A wind farm of 328 ft high turbines has been approved next to Thorne Moor in Yorkshire, a reserve protected under EU law which conservationists campaigned for 20 years to save from peat diggers.
The moor was eventually bought for the nation for £19 million by English Nature, the forerunner of Natural England, the Government’s own conservation advisers, which now owns it and opposed the wind farm.
However, neither the opposition of Natural England, the Royal Society for the Protection of Birds or that of a coalition of local groups including the Campaign to Protect Rural England has been enough to prevent 22 large-scale turbines being sited within 200 metres of the protected lowland bog.
The flat moor near Goole is protected under European law both as a special protection areas for birds such as the nightjar and as a special conservation area for its plants and insects. Campaigners spent 20 years trying to persuade the Government to buy out peat digging consents owned by first Fisons and then Scotts.
The decision of John Hutton, the Business Secretary, to approve the windfarm was based on the conclusion of a public inquiry Keith Smith, who concluded: “I find no convincing case for refusal of consent on grounds of landscape or visual impact, including cumulative impact.”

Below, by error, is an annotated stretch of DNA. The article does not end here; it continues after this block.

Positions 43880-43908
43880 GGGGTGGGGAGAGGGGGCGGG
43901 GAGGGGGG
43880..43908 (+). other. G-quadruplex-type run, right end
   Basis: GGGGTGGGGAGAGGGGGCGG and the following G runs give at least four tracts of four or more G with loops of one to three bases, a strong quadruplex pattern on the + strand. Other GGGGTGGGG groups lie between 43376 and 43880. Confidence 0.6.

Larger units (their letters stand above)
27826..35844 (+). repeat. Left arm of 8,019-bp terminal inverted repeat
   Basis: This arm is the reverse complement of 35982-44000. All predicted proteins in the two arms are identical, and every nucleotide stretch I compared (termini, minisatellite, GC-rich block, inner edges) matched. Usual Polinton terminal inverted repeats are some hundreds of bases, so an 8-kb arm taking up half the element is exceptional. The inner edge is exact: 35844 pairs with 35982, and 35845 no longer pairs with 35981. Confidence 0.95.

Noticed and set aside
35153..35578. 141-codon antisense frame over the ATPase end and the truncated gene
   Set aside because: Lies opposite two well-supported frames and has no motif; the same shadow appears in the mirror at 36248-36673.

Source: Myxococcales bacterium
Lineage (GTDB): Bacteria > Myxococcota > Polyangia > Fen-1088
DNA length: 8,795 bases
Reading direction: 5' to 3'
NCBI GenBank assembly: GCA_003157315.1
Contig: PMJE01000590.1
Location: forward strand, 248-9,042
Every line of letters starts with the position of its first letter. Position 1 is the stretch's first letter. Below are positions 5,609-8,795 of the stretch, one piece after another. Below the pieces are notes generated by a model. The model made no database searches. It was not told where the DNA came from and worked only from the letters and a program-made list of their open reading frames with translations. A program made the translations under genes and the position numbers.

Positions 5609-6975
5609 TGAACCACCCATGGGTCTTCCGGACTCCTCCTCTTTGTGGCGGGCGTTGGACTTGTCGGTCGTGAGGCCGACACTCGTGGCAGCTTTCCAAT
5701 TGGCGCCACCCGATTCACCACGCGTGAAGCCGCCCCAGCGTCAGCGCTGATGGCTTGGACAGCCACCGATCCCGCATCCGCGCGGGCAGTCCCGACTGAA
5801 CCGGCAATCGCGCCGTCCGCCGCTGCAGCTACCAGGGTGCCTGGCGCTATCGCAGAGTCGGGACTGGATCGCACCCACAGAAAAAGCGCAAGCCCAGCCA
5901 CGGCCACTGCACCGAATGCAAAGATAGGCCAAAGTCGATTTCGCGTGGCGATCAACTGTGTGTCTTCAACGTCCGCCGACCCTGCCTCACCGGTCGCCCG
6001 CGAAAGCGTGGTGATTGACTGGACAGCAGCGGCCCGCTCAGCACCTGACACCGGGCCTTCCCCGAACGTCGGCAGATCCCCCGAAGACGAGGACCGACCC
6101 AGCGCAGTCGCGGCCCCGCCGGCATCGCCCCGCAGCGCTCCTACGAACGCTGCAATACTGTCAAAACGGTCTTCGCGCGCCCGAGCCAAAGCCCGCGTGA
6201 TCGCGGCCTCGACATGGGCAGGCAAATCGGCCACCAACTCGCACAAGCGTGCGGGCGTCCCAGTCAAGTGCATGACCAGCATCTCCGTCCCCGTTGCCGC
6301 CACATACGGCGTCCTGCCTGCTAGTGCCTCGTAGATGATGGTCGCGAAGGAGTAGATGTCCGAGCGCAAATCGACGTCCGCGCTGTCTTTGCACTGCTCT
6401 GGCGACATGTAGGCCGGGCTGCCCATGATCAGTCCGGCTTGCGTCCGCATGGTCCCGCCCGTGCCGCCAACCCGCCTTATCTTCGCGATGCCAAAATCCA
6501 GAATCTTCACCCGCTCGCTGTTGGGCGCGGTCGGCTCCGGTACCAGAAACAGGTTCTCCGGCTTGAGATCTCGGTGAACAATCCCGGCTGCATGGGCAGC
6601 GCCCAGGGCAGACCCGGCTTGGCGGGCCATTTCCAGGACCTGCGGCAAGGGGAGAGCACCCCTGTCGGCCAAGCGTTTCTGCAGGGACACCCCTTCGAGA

Andy Tickle, planning manager for the CPRE in South Yorkshire, said: “We’re very disappointed. This wind farm will be 200 metres away and the impact on the setting and context of a unique landscape in England are unacceptable.”
Protesters made the case that the farm was a very similar case to one proposed between the Lake District and Yorkshire Dales national parks on the M6, which was refused.
Under the arcane rules which affect energy schemes, a senior official was asked to make an “appropriate assessment” on whether the scheme compromised the ecological factors of the area, based on evidence from Natural England, which opposed the scheme.
The official decided to approve. The secretary of state’s decision letter is based on this and the inquiry inspector’s finding.
Dr Tickle added: “When we look at landscapes there is a lot said about natural beauty.
“I wonder whether the inspector in this case saw this as a lowland expanse of dark brown peat and failed to see it in natural beauty terms. He simply didn’t appreciate that that kind of lowland landscape needed protection.”
By Charles Clover
28 February 2008
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